What I heard about this book before reading: aliens crash land in medieval Germany.
Big reveal at end of the book: aliens crash landed in medieval Germany! Uhhh….wait, what?
To be fair, we, the reader, learn about the aliens fairly early on; but all the characters do not. This is a multiple POV book, with chapters switching back and forth between the 13th century Pastor Dietrich of Oberhochwald, and the present day adventures of Tom and Sharon, two academics studying historical patterns of settlement and esoteric GUT physics, respectively. The overarching narrative is that of Tom and Sharon; that’s where things begin (Tom looking into a “missing” settlement where by all accounts there should be one) and end (digging up an alien corpse at the site of Oberhochwald — later renamed “Teufelheim” or Devil Home; abandoned out of fear and then linguistically smooshed [this is a technical term] to “Eifelheim”). So one story is that of modern-day folk coming to understand wondrous events that happened long ago; but we, the reader, already get these events “as they happened” during the Dietrich chapters.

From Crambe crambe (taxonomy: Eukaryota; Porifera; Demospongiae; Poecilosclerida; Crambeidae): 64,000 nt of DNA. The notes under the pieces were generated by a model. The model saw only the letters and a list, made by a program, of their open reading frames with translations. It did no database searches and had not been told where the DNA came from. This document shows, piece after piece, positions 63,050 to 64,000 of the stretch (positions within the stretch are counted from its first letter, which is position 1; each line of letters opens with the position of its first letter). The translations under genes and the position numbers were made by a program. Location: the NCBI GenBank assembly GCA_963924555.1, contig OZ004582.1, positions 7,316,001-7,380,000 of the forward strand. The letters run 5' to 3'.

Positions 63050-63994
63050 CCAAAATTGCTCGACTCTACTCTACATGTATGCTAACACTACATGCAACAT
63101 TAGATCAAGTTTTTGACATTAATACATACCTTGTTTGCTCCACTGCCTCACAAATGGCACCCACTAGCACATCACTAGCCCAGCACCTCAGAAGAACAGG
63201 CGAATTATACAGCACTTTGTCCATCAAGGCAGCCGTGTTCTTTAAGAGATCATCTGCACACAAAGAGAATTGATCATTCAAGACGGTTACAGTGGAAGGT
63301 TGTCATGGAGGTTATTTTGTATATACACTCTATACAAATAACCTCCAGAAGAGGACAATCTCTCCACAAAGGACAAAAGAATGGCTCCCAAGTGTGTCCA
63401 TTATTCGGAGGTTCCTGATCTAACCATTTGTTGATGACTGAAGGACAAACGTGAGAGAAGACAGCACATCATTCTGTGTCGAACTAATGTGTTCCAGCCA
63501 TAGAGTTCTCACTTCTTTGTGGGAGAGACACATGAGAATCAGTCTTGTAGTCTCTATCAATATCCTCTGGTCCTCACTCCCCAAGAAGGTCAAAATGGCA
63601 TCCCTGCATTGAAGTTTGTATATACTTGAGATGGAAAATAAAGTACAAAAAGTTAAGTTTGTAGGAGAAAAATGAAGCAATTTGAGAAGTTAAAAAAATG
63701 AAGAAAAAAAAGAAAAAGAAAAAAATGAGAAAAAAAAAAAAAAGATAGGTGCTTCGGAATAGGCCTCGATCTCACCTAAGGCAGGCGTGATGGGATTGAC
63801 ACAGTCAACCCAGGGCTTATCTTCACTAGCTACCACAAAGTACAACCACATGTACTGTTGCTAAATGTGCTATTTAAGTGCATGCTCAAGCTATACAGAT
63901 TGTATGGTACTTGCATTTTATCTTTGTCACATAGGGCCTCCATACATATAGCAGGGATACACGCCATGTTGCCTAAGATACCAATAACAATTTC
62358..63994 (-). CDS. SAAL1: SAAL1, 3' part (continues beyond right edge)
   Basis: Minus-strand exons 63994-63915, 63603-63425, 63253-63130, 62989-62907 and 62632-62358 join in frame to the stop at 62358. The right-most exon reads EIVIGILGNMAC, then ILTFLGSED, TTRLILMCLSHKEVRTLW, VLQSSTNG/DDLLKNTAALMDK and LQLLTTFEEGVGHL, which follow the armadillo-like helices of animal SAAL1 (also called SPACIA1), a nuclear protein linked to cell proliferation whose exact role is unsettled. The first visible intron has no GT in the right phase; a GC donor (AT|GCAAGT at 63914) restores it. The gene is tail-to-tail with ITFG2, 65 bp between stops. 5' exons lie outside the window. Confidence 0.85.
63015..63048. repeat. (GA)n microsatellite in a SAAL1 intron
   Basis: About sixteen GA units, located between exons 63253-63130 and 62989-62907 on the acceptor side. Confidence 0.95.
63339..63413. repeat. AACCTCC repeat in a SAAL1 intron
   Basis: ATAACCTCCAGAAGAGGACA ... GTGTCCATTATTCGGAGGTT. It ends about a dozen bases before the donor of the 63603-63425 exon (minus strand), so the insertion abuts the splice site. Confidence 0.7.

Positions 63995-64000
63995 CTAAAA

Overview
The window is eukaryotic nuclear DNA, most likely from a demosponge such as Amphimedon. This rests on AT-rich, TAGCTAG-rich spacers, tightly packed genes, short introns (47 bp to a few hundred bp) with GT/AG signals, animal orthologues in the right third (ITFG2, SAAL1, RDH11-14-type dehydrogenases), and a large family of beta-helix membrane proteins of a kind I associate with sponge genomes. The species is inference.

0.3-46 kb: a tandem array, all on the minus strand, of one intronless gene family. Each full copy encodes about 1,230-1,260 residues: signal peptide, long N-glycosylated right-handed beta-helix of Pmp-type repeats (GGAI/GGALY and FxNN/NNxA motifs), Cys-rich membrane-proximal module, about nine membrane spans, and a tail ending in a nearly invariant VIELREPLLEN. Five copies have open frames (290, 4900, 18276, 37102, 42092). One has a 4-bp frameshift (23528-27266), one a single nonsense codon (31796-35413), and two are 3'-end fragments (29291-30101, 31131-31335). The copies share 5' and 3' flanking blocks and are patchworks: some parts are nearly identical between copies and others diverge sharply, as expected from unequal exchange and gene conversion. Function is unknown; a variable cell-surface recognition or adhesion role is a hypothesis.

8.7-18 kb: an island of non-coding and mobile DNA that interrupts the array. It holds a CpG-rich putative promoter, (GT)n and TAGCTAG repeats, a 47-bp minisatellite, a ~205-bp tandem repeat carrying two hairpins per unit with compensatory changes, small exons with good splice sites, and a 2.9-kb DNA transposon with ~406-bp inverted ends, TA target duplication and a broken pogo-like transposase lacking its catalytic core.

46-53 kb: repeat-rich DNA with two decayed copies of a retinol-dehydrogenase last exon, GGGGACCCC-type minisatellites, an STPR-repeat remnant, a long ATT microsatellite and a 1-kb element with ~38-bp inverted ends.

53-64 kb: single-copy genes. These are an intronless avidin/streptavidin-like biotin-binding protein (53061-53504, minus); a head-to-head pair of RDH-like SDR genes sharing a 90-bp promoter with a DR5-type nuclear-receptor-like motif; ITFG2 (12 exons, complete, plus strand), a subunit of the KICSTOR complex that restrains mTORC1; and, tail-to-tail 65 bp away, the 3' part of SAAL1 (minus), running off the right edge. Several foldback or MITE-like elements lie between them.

I understand that this novel started out as a short story, with only the Tom and Sharon parts. Then the Dietrich parts were added later. I don’t think it works totally well in the new form, to be honest.
Dietrich is kind of a silly character. He’s a mashup pre-Renaissance man who knows something about everything; he immediately is able to relate physical science concepts explained by the Krenkl (the aliens) to medieval farming life or teachings from the ancient Greeks.
“Oh, some invisible force, with differing polarity? Sounds like you are describing what I have observed when rubbing amber with cat fur …. hmmm, I shall call this phenomenon ‘electronika’, after the Greek word for amber!”
“Oh, an acid that is essential for a body to live? Must be the first or most important thing for life then …. hmmm, I shall call these things ‘proteins,’ after the Greek protos or ‘first’!”
Oh, Dietrich. You clever cleric.
The aliens’ dialogue is also silly and kind of painful to read. They have automated speech recording and translation software and devices which they share with the German villagers, but naturally there are no medieval German words for many of the advanced technical concepts that aliens looking to repair their dimension-striding ship may need to discuss. So everything is converted to analogies of medieval farming or religious dogma.
Eifelheim. It’s a silly place.